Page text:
Star Wars toys have been with us for four decades, and created the market for mint condition collectibles — still in their original packaging. There are literally thousands of different figures (well known and obscure), vehicles, playsets, and accessories available for fans to buy and amass. I had an X-wing, action figures, and a few lightsabers growing up, though I never did get the Micro Machines which I thought were cool. (I did have a 1/6th scale Jar Jar figure for reasons unknown.)
Hundreds of authors have written hundreds of fiction and non-fiction books since the 70s. Timothy Zahn wrote the New York Times bestseller Heir to the Empire in the 90s, continuing the story of the original trilogy after Return of the Jedi and establishing the expanded universe of stories which fleshed out the Star Wars mythology into the 2000s. (When Disney bought the franchise they labelled all of the EU stories as Legacy titles, making them no longer canon, to the chagrin of many fans.) Today new series of comics and novels, under Disney’s watch, are being written to compliment their new film installments, including The Force Awakens, Rogue One, and The Last Jedi.
Star Wars video games, before and after the changeover, have run the gamut from the great (Knights of the Old Republic, Rogue Leader) to the poor (Super Bombad Racing, Masters of Teräs Käsi). With each new generation of consoles the property has evolved and the developers’ budgets have grown to film blockbuster proportions. The more recent slew of games have also embraced online play in MMORPGs (The Old Republic) and first person shooters (Battlefront and its upcoming sequel) with great commercial success.
The franchise is also emblematic of how merchandising can get carried away. In the wake of The Phantom Menace’s release in 1999 practically everything Star Wars was manufactured and sold, or emblazoned with the Star Wars brand. The marketing and merchandising departments went into overkill, and to an extent we’re now seeing Disney replicating those excesses. Toys, comics, video games, board games, mugs, calendars, cookie jars, candies, badges, bottle openers, pencil cases, t-shirts, bathing suits, pajamas, bedding, lamps, light switches, clocks, socks, model kits, costumes, visual dictionaries, coloring books…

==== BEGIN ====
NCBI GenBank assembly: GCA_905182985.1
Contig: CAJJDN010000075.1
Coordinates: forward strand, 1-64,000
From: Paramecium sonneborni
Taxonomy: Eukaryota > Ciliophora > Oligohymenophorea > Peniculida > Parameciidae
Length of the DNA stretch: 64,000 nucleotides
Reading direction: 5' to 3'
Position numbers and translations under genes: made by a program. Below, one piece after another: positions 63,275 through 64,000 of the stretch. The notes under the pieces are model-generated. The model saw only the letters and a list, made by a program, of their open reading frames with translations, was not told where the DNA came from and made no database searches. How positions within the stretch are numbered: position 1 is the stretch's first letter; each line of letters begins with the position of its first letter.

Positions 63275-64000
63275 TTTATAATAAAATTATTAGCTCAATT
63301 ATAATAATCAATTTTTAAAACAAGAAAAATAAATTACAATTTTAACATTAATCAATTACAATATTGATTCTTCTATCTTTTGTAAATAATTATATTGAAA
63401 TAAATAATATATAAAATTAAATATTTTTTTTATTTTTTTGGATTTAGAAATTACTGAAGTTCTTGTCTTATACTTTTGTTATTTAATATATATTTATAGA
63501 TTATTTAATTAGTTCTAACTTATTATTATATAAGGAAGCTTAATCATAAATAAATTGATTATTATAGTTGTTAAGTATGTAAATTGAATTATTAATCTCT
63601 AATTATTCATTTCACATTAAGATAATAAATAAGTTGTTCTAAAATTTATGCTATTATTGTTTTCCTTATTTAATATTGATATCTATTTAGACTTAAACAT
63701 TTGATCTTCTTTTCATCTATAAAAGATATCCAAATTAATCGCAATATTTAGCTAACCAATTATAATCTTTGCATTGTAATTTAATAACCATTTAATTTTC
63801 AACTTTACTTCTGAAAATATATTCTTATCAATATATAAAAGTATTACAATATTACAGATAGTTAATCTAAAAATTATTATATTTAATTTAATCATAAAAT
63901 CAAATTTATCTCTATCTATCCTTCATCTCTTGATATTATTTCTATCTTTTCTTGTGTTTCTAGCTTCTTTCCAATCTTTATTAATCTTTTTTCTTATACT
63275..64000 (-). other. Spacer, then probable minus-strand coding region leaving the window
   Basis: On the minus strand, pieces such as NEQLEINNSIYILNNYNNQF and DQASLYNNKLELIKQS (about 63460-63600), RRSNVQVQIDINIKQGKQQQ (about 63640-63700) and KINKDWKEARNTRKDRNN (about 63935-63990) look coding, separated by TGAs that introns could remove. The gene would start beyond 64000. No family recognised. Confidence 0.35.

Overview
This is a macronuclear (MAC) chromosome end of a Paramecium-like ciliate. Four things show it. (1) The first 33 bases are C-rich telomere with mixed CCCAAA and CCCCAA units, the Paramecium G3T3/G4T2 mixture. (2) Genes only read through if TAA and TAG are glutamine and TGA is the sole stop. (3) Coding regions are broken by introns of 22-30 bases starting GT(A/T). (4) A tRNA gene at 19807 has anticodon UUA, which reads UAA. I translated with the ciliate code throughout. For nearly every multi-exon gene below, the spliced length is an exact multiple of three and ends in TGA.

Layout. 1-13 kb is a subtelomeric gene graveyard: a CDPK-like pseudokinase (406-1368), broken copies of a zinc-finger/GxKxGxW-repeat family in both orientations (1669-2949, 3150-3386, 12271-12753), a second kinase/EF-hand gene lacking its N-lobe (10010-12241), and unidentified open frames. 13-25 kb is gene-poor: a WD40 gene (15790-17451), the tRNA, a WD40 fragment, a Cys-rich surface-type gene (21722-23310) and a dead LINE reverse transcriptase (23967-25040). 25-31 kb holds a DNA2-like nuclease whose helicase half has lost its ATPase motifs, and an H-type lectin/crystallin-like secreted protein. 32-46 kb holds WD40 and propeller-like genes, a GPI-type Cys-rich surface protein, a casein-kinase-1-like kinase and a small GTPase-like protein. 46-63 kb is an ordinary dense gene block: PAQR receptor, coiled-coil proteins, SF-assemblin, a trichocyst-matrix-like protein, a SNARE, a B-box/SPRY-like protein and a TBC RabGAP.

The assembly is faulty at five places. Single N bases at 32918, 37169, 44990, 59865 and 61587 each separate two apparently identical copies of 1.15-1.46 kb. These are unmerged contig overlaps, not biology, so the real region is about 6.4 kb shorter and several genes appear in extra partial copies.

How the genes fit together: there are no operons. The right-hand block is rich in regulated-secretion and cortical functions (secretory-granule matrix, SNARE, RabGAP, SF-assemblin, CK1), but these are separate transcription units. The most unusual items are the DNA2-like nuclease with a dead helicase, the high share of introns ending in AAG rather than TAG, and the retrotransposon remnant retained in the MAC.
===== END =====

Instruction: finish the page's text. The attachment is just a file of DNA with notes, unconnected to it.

Their intentions are transparent. How much longer are studios going to pander to their consumers?
The real future of movie merchandising, I feel, rests in the hands of fans. Whether they’re licensed or unofficial, smaller businesses who pride themselves on the quality of their products are gaining in recognition and popularity. Hot Toys, Mondo Posters, McFarlane Toys: these companies and others like them are creating merchandise for a wide range of franchises, old and new, with artistry, passion, and respect for their fans. They feel less like calculated, corporate attempts to make money compared to traditional merchandising — as corny as it may sound, they’re being made with love.
A lot of the toys kids, big and small, can buy today are superb. When it comes to fan-made movie posters and geeky t-shirts we’re spoiled for choice. What makes me love them even more is knowing that the people who make them care about their work. That the people who make them love them, too.
Coming soon: You’re Reading Too Much Into It